Soils can experience rapid structural degradation in response to land cover changes, resulting in reduced soil productivity, increased erodibility and a loss of soil organic matter (SOM). The breakdown of soil aggregates through slaking and raindrop impact is linked to organic matter turnover, with subsequently eroded material often displaying proportionally more SOM. A reduction in aggregate stability is reflected in a decline in soil surface roughness (SSR), indicating that a soil structural change can be used to highlight soil vulnerability to SOM loss through mineralisation or erosion. Accurate, spatially-continuous measurements of SSR are therefore needed at a variety of spatial and temporal scales to understand the spatial nature of SOM erosion and deposition. Remotely-sensed data can provide a cost-effective means of monitoring changes in soil surface condition over broad spatial extents. Previous work has demonstrated the ability of directional reflectance factors to monitor soil crusting within a controlled laboratory experiment, due to changes in the levels of self-shadowing effects by soil aggregates. However, further research is needed to test this approach in situ, where other soil variables may affect measured reflectance factors and to investigate the use of directional reflectance factors for monitoring soil erosion processes. This experiment assesses the potential of using directional reflectance factors to monitor changes in SSR, aggregate stability and soil organic carbon (SOC) content for two agricultural conditions. Five soil plots representing tilled and seedbed soils were subjected to different durations of natural rainfall, producing a range of different levels of SSR. Directional reflectance factors were measured concomitantly with sampling for soil structural and biochemical tests at each soil plot. Soil samples were taken to measure aggregate stability (wet sieving), SOC (loss on ignition) and soil moisture (gravimetric method). SSM

  1. Atomic and molecular adsorption on transition-metal carbide (111) surfaces from density-functional theory: a trend study of surface electronic factors

    DEFF Research Database (Denmark)

    Vojvodic, Aleksandra; Ruberto, C.; Lundqvist, Bengt

    2010-01-01

    This study explores atomic and molecular adsorption on a number of early transition-metal carbides (TMCs) in NaCl structure by means of density-functional theory calculations. The investigated substrates are the TM-terminated TMC(111) surfaces, of interest because of the presence of different types......, surface relaxations, Bader charges, and surface-localized densities of states (DOSs). Detailed comparisons between surface and bulk DOSs reveal the existence of transition-metal localized SRs (TMSRs) in the pseudogap and of several C-localized SRs (CSRs) in the upper valence band on all considered TMC(111......) surfaces. The spatial extent and the dangling bond nature of these SRs are supported by real-space analyses of the calculated Kohn-Sham wavefunctions. Then, atomic and molecular adsorption energies, geometries, and charge transfers are presented. An analysis of the adsorbate-induced changes in surface DOSs...

  2. Antibodies against amino acids 1-15 of tumor necrosis factor block its binding to cell-surface receptor.

    OpenAIRE

    Socher, S H; Riemen, M W; Martinez, D; Friedman, A; Tai, J; Quintero, J C; Garsky, V; Oliff, A

    1987-01-01

    Human tumor necrosis factor (hTNF) mediates a variety of biologic activities, which are dependent on the attachment of hTNF to cell-surface receptors. To identify regions of the hTNF protein involved in binding hTNF to its receptor, we prepared five synthetic peptides [hTNF-(1-15), hTNF-(1-31), hTNF-(65-79), hTNF-(98-111), and hTNF-(124-141)] and two hydroxylamine cleavage fragments [hTNF-(1-39) and hTNF-(40-157)] of hTNF. The hTNF-synthetic peptides and hTNF fragments were tested in hTNF rec...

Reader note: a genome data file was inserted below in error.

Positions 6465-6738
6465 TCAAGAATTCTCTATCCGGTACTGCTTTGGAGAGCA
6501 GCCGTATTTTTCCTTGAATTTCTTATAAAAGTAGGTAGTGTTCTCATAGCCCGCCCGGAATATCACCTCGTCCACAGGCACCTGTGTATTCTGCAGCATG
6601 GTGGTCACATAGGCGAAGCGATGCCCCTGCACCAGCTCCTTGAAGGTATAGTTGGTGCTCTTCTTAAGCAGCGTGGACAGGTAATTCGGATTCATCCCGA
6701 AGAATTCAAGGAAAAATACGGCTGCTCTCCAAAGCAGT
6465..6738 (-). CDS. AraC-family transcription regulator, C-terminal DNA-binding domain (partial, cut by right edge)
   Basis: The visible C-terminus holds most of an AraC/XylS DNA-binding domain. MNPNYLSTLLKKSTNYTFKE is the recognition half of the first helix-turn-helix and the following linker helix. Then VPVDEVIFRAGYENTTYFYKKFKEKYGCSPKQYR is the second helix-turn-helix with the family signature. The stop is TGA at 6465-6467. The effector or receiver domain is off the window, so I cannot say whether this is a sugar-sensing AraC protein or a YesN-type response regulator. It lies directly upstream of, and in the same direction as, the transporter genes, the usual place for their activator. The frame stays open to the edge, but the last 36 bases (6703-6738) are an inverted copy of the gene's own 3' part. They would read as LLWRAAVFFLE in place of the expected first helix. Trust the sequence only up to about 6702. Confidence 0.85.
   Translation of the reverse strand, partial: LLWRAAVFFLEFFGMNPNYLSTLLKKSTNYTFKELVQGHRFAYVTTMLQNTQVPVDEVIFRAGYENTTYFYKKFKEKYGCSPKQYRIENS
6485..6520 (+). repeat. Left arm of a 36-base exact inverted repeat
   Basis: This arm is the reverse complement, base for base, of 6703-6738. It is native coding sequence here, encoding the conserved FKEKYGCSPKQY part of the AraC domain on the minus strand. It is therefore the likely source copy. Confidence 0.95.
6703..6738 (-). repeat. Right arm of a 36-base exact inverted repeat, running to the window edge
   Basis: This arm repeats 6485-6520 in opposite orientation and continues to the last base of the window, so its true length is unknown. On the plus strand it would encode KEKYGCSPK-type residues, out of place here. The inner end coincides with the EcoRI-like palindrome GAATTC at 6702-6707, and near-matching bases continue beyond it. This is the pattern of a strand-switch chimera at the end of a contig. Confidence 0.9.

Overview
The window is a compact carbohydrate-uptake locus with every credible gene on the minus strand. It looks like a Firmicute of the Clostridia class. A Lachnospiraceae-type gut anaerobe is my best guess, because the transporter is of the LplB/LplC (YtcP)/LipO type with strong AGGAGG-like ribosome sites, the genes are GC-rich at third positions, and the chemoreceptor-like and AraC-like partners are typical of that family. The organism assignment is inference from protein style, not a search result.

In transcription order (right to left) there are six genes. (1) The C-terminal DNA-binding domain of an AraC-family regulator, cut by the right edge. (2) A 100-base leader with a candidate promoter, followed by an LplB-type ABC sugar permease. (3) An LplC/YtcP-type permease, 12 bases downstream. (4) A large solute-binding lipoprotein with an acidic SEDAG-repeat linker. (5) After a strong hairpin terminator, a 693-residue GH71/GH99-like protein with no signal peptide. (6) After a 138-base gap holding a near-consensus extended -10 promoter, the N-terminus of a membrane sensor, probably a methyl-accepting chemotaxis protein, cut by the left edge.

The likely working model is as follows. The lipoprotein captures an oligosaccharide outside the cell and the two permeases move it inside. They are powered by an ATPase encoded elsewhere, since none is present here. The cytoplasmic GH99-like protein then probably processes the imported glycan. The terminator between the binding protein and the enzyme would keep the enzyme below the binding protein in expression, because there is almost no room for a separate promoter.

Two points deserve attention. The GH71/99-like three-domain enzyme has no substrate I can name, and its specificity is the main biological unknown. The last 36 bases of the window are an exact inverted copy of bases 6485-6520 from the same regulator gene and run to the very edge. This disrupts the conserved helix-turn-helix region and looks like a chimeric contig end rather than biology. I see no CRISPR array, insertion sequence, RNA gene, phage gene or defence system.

3. Seroprevalence of Hepatitis B Surface Antigen and Occupational Risk Factors Among Health Care Workers in Ekiti State, Nigeria

    Science.gov (United States)

    Alese, Oluwole Ojo; Ohunakin, Afolabi; Oluyide, Peter Olumuyiwa

    2016-01-01

    Introduction Hepatitis B virus (HBV) infection is contracted from blood and other body fluid making healthcare workers (HCW) prone to the infection especially in the developing world. Though it is a vaccine preventable disease, the level of awareness and universal precaution among HCW is low in sub-Saharan African and Asia. Aim The study was aimed at determining the seroprevalence of hepatitis B surface antigen and occupational risk factors among health care workers at Ekiti State University Teaching Hospital, Ado Ekiti. Materials and Methods One hundred and eighty-seven (187) blood samples were collected from volunteer subjects who comprised of medical doctors, nurses, health attendants, and porters who are in regular contact with blood, body fluids and patients after informed consent. Well detailed and structured questionnaires were used to obtain demographic and other relevant data from the subjects. Blood samples were tested by Enzyme Linked Immunosorbent assay (ELISA) for hepatitis B surface antigen. Results Out of the 187 HCWs there were 91 males (48.7%) and 96 (51.3%) females. Only 2 participants tested positive to hepatitis B surface antigen with a prevalence of 1.1%. Also, only 30 (16.0%) of the participants had been fully vaccinated against the infection while the remaining 157(84.0%) had no adult vaccination. Conclusion It is obvious that the awareness of the infection is low among the HCWs studied thus the need to incorporate screening for HbsAg and vaccination against HBV into the periodic/pre-employment health intervention programmes by employers to help in the protection of HCWs and control the spread of the virus. PMID:27042489